The CPS decided not to prosecute anyone for Rocky’s death in November 2000. Of the five nurses involved in the fatal restraint, most have returned to work and have been retrained though one has been reported to the Nursing and Midwifery Council.
Key recommendations from the report
The report made twenty-two recommendations that included:
- Under no circumstances should any patient be restrained in a prone position for a longer period than three minutes.
- The setting up of a national system of training in control and restraint.
- Ministerial acknowledgement of institutional racism in the mental health service and a commitment to eliminate it.
- A post of National Director of Mental Health and Ethnicity should be created to oversee the improvement of mental health services to minority communities.
- The promotion of an ethnically diverse workforce.
- The Department of Health should collate all deaths in psychiatric custody including information on ethnicity.
- All medical staff should have first-aid and Cardio-Pulmonary Resuscitation (CPR) training.
- Training to tackle overt, covert and institutional racism.
- Cultural awareness and sensitivity training.
- Treatment and detention of patients in secure units should be reconsidered and kept constantly under review.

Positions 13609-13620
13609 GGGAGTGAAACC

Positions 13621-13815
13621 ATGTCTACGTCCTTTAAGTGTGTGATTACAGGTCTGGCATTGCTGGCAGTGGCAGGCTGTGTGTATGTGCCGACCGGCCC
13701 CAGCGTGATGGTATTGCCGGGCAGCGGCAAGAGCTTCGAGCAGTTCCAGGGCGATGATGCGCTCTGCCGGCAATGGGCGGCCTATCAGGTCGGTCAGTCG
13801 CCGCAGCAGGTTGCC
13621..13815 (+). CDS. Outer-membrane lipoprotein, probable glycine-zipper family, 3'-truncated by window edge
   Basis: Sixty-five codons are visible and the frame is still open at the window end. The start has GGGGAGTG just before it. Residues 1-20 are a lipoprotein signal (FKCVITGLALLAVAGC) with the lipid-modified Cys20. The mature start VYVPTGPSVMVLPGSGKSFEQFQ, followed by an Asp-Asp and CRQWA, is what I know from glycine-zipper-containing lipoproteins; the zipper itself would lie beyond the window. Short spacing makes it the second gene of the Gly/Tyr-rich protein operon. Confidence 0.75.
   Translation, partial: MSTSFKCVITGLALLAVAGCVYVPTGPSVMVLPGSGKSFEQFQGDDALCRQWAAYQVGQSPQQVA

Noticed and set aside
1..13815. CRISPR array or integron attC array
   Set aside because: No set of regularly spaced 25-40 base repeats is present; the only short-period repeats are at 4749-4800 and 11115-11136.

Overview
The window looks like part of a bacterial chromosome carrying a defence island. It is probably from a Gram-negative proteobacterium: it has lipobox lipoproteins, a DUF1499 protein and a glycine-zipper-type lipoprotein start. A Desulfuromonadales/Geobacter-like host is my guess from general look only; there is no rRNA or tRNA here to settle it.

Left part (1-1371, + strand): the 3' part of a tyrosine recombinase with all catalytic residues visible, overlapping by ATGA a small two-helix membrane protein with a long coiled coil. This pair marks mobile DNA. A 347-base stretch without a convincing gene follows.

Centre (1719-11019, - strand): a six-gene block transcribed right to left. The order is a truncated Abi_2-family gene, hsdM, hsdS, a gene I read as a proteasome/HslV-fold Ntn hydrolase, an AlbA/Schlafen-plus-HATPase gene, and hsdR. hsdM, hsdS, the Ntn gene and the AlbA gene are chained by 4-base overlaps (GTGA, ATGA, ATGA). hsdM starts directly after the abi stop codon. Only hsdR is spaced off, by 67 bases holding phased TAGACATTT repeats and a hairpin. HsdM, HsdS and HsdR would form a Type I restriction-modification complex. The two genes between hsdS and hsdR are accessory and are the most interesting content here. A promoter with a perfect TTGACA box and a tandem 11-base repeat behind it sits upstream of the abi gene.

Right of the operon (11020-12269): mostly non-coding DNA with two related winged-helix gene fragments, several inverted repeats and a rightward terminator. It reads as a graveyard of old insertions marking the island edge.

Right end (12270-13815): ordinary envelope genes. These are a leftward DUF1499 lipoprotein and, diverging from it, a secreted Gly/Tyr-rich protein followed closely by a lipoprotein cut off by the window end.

- Patients should be allowed a second opinion from a doctor of their choice/ family’s choice.
- An informed debate on the care and treatment of people suffering from schizophrenia.
Key findings on the Rocky Bennett case
The report found many institutional failures in the treatment and care of Rocky Bennett in the mental health system, including:
- No ‘real attempt to engage his family in the treatment and management of his illness during this period of 17 years from 1980 to 1998.’
- He ‘was not treated by the nurses as if he were capable of being talked to like a rational human being, but was treated as if he was a ”lesser being” [the phrase is Dr Joanna Bennett’s, his sister], who should be ordered about and not be given a chance to put his own views’.
- No indication that his racial, cultural or social needs were adequately attended to.
- A highly insidious form of racist abuse which inevitably has an effect upon its victim. For, ‘the victim is bound to feel acutely sensitive’ and may have the ‘desire to retaliate, particularly if their perception is that no action may be taken to prevent racist abuse. Where the victims are mentally ill and subjected to racist abuse they will have greater difficulty dealing with it.’
- He was receiving three anti-psychotic drugs daily when only two anti-psychotic drugs were authorised by the Second Opinion Approved Doctors. A doctor said that the medication prescribed to Rocky was ‘higher than almost any other patients she had known.’
- The restraint was mishandled by the nursing staff, who were ‘pressing onto’ his body ‘when they should not have done so. His capacity to breathe adequately was restricted so that he was unable to inhale sufficient oxygen… restraint continued for substantially longer than was safe.’ It is a ‘serious failure of training’ that no time limits were given for the restraint of a person in a prone position. At no time did the senior nurse involved in the restraint give any instructions to the other nurses, as they had been trained to do.